Review: ‘Ghost Fleet’ shows slavery on the seas
Thai fishing companies, hurt by their own indiscriminate excess, now illegally operate on foreign shores after depleting the supply at home. To satisfy the demands of their illicit business, these entities entice workers with false employment prospects and enslave them once they are in their grasp.
“Ghost Fleet,” a nonfiction work filmed across Southeast Asia by directors Shannon Service and Jeffrey Waldron (also the doc’s cinematographer), tackles the horrors of the modern slavery that corrodes the region’s billion dollar seafood industry with a humanistic gaze.
The directing duo follow the staunch Patima Tungpuchayakul, co-founder of an organization, LPN (Labour Rights Promotion Network Foundation), dedicated to rescuing these men who’ve been tortured, drugged, mutilated, and kept at sea for years, even decades, as disposable labor. Although she is the guiding force of the piece, her portrayal rings undeveloped.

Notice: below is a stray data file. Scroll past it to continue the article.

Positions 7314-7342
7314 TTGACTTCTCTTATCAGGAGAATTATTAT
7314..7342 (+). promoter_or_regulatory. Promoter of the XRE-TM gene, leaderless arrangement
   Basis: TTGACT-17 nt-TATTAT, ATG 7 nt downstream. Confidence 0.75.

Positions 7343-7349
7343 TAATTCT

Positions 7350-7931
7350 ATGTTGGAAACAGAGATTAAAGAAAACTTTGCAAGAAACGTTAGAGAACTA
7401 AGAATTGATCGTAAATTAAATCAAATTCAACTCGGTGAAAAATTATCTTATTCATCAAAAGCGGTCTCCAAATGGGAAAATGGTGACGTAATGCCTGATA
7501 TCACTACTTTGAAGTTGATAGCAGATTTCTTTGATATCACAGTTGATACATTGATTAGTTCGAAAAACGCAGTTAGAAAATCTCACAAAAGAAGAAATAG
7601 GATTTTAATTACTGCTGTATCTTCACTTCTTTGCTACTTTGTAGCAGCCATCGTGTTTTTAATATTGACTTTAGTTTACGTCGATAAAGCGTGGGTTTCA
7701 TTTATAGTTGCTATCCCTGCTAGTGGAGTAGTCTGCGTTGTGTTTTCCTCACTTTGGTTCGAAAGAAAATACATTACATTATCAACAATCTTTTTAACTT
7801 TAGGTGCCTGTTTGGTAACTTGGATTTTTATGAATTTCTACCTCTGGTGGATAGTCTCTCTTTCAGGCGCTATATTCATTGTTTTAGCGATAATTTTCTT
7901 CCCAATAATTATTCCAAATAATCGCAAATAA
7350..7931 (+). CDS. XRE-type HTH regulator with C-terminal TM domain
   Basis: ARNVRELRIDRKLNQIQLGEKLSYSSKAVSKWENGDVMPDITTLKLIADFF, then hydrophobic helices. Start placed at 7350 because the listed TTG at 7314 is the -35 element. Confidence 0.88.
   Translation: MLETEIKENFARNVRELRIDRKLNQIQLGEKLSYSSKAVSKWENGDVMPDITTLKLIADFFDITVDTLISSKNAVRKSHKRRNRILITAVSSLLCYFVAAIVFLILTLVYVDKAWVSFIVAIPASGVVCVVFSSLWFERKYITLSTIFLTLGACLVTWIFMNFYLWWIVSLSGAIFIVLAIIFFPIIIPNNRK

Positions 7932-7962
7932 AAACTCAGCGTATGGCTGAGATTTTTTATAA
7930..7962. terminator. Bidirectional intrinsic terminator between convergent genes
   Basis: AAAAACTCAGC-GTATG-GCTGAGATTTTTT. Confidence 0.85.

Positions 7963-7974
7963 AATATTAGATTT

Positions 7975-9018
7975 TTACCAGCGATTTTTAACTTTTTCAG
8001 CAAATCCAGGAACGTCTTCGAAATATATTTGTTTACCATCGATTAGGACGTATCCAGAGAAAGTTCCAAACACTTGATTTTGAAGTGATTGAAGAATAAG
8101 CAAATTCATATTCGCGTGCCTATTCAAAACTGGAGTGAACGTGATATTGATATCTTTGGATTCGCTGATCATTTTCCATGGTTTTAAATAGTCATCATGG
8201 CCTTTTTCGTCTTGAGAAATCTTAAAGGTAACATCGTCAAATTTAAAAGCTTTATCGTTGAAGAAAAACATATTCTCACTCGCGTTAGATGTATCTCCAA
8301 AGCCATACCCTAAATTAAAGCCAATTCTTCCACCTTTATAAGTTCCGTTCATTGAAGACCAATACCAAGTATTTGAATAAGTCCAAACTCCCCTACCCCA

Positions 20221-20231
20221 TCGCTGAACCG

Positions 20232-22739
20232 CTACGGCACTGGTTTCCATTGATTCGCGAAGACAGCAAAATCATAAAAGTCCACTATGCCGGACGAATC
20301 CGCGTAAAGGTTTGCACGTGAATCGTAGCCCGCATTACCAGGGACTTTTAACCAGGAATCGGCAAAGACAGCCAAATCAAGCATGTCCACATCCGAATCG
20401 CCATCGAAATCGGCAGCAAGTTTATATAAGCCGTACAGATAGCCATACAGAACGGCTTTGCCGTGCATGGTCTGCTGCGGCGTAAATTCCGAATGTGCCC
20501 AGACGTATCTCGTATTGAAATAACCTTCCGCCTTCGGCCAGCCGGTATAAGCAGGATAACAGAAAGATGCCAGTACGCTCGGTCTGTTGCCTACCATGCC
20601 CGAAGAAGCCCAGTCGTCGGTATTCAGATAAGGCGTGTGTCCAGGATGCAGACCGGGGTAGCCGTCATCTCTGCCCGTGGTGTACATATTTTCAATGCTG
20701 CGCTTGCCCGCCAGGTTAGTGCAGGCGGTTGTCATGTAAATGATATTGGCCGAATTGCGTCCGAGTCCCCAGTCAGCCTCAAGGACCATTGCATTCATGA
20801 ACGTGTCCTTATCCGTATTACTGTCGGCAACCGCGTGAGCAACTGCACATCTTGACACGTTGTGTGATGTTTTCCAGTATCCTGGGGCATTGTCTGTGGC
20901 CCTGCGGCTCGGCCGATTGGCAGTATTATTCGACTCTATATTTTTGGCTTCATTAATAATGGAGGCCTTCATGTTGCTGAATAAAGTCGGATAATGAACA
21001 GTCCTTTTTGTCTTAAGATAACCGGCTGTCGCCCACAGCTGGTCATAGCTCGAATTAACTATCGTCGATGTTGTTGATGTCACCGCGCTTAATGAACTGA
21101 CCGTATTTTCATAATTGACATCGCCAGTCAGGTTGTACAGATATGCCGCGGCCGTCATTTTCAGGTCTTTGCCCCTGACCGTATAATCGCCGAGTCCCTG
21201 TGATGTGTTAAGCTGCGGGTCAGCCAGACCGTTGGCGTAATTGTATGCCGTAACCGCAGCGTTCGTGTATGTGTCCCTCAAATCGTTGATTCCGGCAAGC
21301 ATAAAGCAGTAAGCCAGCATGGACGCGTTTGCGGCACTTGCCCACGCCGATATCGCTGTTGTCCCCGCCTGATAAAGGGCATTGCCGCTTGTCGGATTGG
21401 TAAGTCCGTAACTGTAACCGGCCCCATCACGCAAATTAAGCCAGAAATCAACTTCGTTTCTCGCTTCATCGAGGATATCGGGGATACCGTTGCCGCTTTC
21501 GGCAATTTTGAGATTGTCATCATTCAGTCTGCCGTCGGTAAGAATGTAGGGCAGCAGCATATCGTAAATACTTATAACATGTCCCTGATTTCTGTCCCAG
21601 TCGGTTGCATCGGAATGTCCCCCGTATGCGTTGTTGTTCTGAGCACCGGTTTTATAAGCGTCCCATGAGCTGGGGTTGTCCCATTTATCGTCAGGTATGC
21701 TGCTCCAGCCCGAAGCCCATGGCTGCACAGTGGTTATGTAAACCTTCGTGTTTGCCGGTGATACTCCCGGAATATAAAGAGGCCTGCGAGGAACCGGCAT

Alternating between testimonials from escapees who’ve relocated to Indonesia and breathtaking vistas courtesy of Waldron, the film relies on its subject’s inherent pathos to deliver genuinely affecting moments: long-awaited family reunions, or the men’s realization that they’ve forgotten their native tongue over the course of their real-life nightmare.
Being so single-mindedly focused on human suffering, the doc fails to dive deeper into the environmental consequences, the political stances of the countries where these activities occur, or even the intricacies of the Thai judicial system, which on occasion grants financial compensation to victims who can provide witnesses.
Statistics displayed in its final frames offer some answers to these basic inquiries but little context, leaving one wishing for a more holistically constructed view on the issue.
In Thai and English, with English subtitles
Rating: Not rated
When: Opens Friday
Where: Landmark Hillcrest
Running time: 1 hour, 30 minutes
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